To Thomas Jefferson
[Philadelphia] 11 Oclock—A.M. March 4th 1792.
The enclosed came by the Post yesterday. I send it for your perusal.1
Have you had any conversation with Mr Ellicot respecting the completion of the Survey, & lots of the Federal City?—If so, what was the result?—He ought, if he undertakes it, to proceed to that place immediately—so as to be there at the proposed meeting of the Commissionrs.2
The Engravers say eight weeks is the shortest time in which the Plan can be engraved—(probably they may keep it eight months).3 Is not this misteriously strange!—Ellicot talked of getting you to walk with him to these People. The current in this City sets so strongly against the Federal City, that I believe nothing that can be avoided will ever be accomplished in it.
Are there any good Engravers in Boston? If so, would it not be well to obtain a copy (under some other pretext) and send it there, or even to London with out any one (even Ellicot’s) being appris’d of it?4 Yrs sincerely
ALS, DLC: Jefferson Papers.
1. The enclosure may have been David Stuart’s letter to GW of 26 Feb. concerning the progress of work in the Federal City and relations between Pierre L’Enfant and the commissioners for the District of Columbia.
2. Jefferson and GW composed an undated agenda (D, in the writings of Jefferson and GW, DLC:GW), probably between 1 and 6 Mar., for the next meeting of the commissioners, which was to take place at Georgetown on 11 Mar. (see Daniel Carroll of Rock Creek to Jefferson, 6 Mar., Jefferson Papers, description begins Julian P. Boyd et al., eds. The Papers of Thomas Jefferson. 40 vols. to date. Princeton, N.J., 1950—. description ends 23:223). Jefferson suggested that the commissioners settle the matter of Daniel Carroll of Duddington’s demolished house; consider dropping legal proceedings against Isaac Roberdeau; employ Andrew Ellicott to finish laying out the Federal City and discuss his past and future wages; hire a superintendent and other officers; advertise for plans for the public buildings; prioritize work projects for the 1792 construction season, including a bridge over Rock Creek, wharves, a canal, cellars and foundations for the presidential mansion and the Capitol, and the making of bricks and the collection of other construction materials; and set the rate of compensation for L’Enfant. Jefferson probably sent this agenda to GW after receiving GW’s letter of 4 Mar., and GW made written comments on it before returning it to Jefferson, who used it to prepare his letter to the commissioners of 6 Mar. (see Jefferson Papers, description begins Julian P. Boyd et al., eds. The Papers of Thomas Jefferson. 40 vols. to date. Princeton, N.J., 1950—. description ends 23:224–28). After Jefferson’s comment on L’Enfant’s compensation, GW added, “Quary Stone to be raised by Skilfull people,” and he finished Jefferson’s “Loan” subheading with the phrase “on the Security of the State of Maryland 4 or 500,000 dollars.” GW then wrote: “The buildings, especially the Capitol, ought to be upon a scale far superior to any thing in this Country. The House for the President should also (in the design though not executed all at once) be upon a Commensurate scale. Measures, in my opinion ought to be taken for importing Highlanders & Germans as laborers—Mechanics also, if practicable. Carroll of Duddingtons Ho[use] ought not to be paid for by the Valuation rendered—but every material taken care of—& put up again (where they are not injured) in the manner they were before in a proper situation. Estimates &ca are sent to shew the views &ca of Majr LEnfant.”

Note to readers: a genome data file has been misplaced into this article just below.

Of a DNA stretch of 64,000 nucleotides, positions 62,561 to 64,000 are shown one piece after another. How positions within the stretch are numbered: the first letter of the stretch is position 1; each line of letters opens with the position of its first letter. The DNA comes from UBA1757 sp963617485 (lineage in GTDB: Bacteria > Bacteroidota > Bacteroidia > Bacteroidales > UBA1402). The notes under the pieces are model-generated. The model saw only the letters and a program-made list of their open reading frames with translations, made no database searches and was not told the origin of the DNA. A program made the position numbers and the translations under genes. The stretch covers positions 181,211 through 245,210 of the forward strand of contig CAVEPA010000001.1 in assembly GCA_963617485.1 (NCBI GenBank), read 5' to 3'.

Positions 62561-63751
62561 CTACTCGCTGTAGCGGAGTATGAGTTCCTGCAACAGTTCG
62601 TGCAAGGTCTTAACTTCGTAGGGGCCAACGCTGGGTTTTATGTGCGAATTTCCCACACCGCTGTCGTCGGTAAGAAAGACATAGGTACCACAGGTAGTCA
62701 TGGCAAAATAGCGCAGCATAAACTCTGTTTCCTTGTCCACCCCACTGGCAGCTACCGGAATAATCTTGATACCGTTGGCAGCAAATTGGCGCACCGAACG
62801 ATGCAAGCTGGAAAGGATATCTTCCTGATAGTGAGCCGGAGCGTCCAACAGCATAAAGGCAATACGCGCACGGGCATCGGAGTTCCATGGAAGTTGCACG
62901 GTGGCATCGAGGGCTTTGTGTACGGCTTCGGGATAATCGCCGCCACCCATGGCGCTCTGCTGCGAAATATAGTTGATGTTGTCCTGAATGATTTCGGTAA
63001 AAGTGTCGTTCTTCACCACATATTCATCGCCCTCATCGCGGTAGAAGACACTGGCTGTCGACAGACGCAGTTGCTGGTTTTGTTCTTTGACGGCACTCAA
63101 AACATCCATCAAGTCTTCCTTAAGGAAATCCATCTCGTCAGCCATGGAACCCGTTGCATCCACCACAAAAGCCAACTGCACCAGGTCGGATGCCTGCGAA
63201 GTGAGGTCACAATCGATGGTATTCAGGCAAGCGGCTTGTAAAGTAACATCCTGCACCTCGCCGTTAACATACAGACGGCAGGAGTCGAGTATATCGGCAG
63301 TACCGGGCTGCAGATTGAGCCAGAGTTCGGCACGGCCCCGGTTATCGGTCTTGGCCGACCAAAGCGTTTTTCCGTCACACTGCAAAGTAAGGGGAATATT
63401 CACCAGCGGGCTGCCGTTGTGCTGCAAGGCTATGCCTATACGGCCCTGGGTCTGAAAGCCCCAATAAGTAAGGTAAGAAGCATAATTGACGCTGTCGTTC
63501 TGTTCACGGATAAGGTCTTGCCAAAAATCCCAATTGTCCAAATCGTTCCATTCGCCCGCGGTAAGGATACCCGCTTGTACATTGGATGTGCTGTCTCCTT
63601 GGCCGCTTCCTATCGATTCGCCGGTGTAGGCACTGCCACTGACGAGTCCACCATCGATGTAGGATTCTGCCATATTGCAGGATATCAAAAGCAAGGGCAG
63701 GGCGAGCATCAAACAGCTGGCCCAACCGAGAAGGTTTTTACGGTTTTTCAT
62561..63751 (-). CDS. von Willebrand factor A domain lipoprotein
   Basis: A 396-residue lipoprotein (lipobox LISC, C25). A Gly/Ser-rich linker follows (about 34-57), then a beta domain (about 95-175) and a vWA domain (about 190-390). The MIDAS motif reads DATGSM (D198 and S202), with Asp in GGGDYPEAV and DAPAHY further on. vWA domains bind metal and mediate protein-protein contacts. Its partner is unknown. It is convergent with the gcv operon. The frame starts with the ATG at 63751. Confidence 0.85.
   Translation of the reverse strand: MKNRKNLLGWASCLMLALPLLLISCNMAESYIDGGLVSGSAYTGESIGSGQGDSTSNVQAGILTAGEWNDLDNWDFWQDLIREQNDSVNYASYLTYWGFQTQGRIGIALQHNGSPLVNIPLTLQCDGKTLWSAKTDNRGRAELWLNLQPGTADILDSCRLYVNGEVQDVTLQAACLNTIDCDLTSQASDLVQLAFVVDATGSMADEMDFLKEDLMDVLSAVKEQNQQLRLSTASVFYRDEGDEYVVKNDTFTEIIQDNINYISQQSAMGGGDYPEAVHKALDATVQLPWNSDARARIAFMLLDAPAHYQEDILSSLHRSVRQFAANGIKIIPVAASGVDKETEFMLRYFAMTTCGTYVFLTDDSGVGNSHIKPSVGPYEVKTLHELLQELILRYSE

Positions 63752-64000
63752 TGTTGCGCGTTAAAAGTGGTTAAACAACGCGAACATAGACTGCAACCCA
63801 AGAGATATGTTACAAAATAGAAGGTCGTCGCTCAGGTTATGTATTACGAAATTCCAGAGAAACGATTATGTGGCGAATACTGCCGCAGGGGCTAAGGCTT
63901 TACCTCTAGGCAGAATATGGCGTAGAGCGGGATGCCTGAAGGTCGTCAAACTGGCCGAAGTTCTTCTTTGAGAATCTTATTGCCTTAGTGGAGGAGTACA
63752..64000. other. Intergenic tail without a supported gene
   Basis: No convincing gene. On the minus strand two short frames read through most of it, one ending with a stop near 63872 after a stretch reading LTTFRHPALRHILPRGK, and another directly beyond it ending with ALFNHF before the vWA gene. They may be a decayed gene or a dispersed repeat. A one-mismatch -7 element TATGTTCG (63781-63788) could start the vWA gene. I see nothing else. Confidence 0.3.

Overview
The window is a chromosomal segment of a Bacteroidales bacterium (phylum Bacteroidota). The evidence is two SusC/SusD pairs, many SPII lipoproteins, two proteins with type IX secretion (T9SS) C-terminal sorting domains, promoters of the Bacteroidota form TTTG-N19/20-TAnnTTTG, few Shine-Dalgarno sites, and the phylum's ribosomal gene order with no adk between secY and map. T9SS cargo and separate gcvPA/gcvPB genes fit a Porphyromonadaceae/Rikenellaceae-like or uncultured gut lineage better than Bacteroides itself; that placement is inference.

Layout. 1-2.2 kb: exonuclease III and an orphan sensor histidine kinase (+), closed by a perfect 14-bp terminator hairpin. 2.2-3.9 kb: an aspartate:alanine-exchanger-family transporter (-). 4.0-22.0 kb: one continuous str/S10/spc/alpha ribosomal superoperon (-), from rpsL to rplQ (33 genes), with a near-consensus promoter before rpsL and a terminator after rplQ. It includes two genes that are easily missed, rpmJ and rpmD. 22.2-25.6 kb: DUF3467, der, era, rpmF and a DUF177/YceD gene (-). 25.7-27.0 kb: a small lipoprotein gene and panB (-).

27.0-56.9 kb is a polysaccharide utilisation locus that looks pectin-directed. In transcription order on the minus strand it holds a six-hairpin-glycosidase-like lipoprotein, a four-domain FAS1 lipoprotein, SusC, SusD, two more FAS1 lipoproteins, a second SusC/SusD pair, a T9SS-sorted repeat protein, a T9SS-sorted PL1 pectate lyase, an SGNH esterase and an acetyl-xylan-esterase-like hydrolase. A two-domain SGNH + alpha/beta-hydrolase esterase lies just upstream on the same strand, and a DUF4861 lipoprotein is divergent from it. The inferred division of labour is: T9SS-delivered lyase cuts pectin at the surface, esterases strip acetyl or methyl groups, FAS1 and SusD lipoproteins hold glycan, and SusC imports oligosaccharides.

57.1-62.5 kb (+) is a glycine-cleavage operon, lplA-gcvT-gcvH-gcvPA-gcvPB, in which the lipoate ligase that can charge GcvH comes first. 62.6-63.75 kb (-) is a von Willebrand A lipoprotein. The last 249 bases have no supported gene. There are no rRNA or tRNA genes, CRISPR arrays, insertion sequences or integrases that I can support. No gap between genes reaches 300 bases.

3. For the difficulties surrounding the engraving of Pierre L’Enfant’s plan in Philadelphia, see GW to Tobias Lear, 2, 14 Oct., Lear to GW, 6, 9, 11 Oct., GW to David Stuart, 20 Nov., L’Enfant to GW, 21 Nov. (first and second letters), and GW to L’Enfant, 28 Nov. 1791, 28 Feb. 1792. See also GW to the Commissioners for the District of Columbia, 6 Mar. 1792.